When I was just beginning as a lawyer, one of my clients complained that she had the sense I was not 100% convinced of the merits of her company’s case. She was obviously troubled by this and so I was troubled by it too. I went to a senior partner and explained the situation with the slant that I must have been doing something wrong to have instilled such doubts in my client.

The senior lawyer chewed me out for not having chewed out the client. He told me that a lawyer’s job is NOT to buy into a client’s case 100%, but to be the client’s voice of reason and counsel. He said that is what I should have told the client and if she did not like that explanation, she could walk and we would be better off for it. He was absolutely right.

And one of the things I love about the law is how logical and unemotional it is. It is based on applying legal principles to facts. Take the United States Constitutin’s First Amendment as an example. It grants freedom of speech. Freedom of speech is easy to like when the person speaking agrees with it. Freedom of speech is not all that difficult to like when the speech is something you do not particularly like.  But when freedom of speech becomes difficult to like is when you get an evil bigot like the Fred Phelps of the Westboro Baptist Church (I am sure 99.999999% of all Baptists wish he would not use that moniker) preaching how God hates fags, and doing so at a funeral for an American soldier killed in Iraq. Phelps believes God has come to hate America because we are too lenient with homosexuals and therefore God takes pleasure in the death of our servicemen. 

But, as exasperating as it sometimes is, the First Amendment does not care who is doing the talking or what that person is saying. That is both the cause of the frustration, but also of its ultimate beauty. There is an old saying that the law is blind.

The law, almost by its very nature, trends towards equality. It is hard to be a lawyer and believe in the value of laws without also believing in the importance of their being enforced equally. Does that always happen? Of course it doesn’t. In theory, I favor the death penalty. I have no moral problem with the execution of someone like Ted Bundy or Steven Hayes. In real life, I oppose the death penalty because it is more likely to be invoked against poor African-American males than against middle-class white females. The law is color blind, but human beings are not. I also cannot stomach the idea of even one wrongful execution.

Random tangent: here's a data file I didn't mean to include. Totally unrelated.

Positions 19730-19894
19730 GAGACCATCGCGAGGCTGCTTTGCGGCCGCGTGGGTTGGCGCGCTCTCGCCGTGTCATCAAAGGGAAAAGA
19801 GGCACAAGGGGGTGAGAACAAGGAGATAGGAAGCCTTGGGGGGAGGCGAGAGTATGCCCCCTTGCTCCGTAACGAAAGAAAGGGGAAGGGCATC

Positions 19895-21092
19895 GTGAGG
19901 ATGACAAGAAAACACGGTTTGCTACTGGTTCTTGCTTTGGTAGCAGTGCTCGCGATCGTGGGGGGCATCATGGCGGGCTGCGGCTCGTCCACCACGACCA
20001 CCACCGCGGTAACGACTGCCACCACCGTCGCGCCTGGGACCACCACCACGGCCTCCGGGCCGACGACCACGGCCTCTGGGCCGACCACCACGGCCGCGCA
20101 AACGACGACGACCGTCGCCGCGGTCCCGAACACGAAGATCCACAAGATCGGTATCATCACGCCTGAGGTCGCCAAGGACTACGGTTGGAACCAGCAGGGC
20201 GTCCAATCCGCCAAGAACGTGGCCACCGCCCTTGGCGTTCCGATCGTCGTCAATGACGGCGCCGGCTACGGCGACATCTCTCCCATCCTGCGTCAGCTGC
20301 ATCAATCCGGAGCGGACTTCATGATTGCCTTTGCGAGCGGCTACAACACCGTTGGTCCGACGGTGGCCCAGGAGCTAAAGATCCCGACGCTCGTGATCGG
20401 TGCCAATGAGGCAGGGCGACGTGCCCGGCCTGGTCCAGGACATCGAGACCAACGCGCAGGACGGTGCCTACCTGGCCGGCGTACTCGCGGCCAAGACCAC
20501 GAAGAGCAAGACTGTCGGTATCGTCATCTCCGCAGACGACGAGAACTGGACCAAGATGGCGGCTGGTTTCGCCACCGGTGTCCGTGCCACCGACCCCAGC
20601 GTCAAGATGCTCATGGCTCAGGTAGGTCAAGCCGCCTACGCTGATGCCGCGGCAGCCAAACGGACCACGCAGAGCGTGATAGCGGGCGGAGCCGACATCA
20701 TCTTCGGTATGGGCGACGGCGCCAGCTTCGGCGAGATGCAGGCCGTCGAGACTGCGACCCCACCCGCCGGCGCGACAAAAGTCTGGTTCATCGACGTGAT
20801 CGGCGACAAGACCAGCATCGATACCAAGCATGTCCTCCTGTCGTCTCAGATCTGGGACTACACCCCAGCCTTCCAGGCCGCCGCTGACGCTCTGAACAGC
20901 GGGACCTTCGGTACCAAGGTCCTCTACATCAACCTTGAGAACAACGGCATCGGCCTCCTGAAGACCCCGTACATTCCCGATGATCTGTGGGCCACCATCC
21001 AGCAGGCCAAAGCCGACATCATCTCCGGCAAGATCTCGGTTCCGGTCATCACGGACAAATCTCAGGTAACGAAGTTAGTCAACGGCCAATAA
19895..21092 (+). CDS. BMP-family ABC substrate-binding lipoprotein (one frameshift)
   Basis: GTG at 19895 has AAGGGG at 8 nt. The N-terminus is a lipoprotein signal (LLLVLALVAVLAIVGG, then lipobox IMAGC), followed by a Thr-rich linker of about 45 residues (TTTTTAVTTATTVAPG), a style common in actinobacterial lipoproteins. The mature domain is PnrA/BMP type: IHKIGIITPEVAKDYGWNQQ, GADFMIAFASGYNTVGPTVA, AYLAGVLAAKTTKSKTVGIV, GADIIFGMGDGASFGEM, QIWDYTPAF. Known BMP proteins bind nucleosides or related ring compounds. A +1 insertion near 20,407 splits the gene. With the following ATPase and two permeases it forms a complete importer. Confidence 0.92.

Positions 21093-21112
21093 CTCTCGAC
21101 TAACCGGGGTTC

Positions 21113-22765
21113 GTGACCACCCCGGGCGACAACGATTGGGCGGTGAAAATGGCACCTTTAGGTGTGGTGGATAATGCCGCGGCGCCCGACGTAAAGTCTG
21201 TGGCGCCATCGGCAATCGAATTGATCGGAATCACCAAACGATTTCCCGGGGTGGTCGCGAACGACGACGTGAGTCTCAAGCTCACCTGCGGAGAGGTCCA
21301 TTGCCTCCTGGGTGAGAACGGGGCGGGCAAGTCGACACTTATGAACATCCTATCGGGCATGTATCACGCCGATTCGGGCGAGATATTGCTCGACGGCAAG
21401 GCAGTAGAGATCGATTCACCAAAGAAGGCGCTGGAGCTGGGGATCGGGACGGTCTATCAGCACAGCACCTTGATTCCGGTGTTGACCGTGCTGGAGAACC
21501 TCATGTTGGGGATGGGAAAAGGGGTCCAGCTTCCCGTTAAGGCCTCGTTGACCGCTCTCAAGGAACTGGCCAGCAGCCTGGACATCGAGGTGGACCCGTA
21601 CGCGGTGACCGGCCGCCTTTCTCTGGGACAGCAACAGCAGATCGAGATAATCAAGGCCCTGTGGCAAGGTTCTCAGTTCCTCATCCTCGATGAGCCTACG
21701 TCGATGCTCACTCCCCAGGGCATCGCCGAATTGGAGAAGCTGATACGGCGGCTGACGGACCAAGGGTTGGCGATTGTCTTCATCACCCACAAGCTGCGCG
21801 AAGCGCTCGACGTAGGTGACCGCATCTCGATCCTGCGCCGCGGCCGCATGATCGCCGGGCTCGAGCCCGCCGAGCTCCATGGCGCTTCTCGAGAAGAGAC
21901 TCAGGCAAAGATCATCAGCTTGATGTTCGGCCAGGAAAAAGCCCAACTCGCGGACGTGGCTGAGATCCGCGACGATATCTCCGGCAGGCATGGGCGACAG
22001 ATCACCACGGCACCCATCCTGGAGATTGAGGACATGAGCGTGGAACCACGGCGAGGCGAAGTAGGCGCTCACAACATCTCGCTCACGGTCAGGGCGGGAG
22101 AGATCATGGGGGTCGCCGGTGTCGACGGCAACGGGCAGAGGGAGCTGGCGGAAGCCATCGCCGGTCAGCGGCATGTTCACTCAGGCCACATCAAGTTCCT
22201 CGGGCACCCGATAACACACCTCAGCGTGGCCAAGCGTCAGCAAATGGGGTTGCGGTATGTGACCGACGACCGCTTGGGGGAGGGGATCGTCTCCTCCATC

I am rambling on about these things because China may soon have a landmark court decision regarding discrimination against those who are HIV positive. This case involves a school teacher in the city of Anqing in Anhui province. It is believed to be the first case in China regarding workplace discrimination against HIV carriers. Here are the central facts, according to the People’s Daily:

The department of education in Anqing had rejected Xiao Wu’s application for a job because he had tested HIV positive. Under the civil service’s recruitment policy, HIV carriers cannot be recruited as civil servants, Wei said in court.

However, under the Employment Promotion Law that took effect in 2008, it is illegal to reject any job applicant on the basis of an infectious disease.

I believe (though I am not certain) that the civil service recruitment policy is a provincial policy, while The Employment Promotion Law is a national law.  

The national law should trump the provincial law and I fervently hope the court applies the law blindly and unemotionally and appropriately administers the laws as written and by doing so, rules in favor of the plaintiff and in favor of fairness.

Laws and court decisions have the power to change minds and a decision in favor of the HIV infected plaintiff in this case could have that same power. If the court rules for the plaintiff, I will get emotional — in a good way. That will be okay because I am not a lawyer nor the judge in the case. 

What do you think?